Thirty rabbis from Germany, who had been deported to Minsk, were murdered there in the winter of 1942, after being lured to their deaths by a promise that they would be sent to America.
The massacre was revealed by Boris Temchin, a young student who spent 28 months in the Minsk ghetto before he escaped by murdering a guard and fleeing to a partisan detachment in the neighboring woods: Temechn’s story was confirmed when the bodies of the rabbis were found in pits in Bolshoi-trostinetz, a suburb of Minsk.
The rabbis, among whom was the rabbi of Dresden, Temchin said, were summoned from the ghetto one day by the Gestapo and told to prepare to go to Turkey. from where they would be sent to America. They accepted the offer, and were instructed to take a disinfecting bath. They were then led, naked, into a courtyard and shot.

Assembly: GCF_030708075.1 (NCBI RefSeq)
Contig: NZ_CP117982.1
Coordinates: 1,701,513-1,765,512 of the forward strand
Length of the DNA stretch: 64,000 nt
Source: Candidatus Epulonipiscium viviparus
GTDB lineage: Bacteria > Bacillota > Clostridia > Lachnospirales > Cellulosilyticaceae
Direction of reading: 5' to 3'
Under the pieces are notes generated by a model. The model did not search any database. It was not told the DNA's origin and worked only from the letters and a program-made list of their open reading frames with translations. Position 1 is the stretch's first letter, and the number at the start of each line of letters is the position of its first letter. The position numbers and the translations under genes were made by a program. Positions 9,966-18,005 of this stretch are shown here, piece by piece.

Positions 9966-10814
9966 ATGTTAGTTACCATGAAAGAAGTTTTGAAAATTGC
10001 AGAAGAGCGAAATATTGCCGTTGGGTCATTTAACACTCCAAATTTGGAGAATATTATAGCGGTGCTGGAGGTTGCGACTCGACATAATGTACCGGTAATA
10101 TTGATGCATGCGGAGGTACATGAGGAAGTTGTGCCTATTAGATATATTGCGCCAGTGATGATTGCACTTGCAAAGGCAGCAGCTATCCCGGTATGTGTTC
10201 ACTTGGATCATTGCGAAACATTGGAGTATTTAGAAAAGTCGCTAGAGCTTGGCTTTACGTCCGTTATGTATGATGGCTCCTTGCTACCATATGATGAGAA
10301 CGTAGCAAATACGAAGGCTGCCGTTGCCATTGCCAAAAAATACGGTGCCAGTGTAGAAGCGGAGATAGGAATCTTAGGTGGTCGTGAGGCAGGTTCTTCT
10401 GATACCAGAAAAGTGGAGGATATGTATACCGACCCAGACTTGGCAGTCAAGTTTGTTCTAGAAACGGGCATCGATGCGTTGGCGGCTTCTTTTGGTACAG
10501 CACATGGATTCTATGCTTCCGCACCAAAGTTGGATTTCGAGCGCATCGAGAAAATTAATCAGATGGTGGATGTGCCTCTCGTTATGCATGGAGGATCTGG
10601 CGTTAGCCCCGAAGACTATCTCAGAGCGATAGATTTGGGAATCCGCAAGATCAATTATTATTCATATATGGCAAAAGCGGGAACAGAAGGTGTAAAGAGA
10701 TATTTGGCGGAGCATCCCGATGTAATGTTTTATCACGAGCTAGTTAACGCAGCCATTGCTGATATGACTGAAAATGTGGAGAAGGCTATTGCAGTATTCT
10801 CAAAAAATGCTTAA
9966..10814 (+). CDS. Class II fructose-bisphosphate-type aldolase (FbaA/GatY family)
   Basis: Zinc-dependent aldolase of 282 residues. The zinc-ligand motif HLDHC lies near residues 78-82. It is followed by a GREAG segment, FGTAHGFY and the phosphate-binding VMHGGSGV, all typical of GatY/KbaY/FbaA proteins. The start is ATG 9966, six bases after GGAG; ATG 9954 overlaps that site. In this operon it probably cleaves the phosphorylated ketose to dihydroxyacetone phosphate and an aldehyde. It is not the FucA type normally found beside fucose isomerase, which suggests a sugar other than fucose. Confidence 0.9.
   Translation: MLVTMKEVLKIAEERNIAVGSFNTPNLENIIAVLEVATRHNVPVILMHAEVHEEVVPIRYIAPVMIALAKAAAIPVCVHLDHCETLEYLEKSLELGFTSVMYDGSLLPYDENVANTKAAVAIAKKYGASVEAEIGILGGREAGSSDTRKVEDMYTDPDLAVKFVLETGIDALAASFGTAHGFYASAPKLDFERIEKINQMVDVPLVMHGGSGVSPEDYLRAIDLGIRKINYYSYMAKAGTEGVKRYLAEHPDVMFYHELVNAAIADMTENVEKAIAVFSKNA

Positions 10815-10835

In the Spring of 1942, on the first day of passover, Temchin disclosed, a gestapo officer named Richater addressed the Jews of the ghetto, telling them that “we are done with harming Jews. No more blood will be shed. You may sleep in peace. We will protect you until the end of the war and then allow you to return to your homes, We guarantee you peace. Live, work and hope for better times. I congratulate you on your holiday.”
An hour later a gestapo detachment surrounded the crowd of Jews who had been addressed by Richter and opened fire on them with machine guns. Six-hundred persons were killed.
The Archive of the Jewish Telegraphic Agency includes articles published from 1923 to 2008. Archive stories reflect the journalistic standards and practices of the time they were published.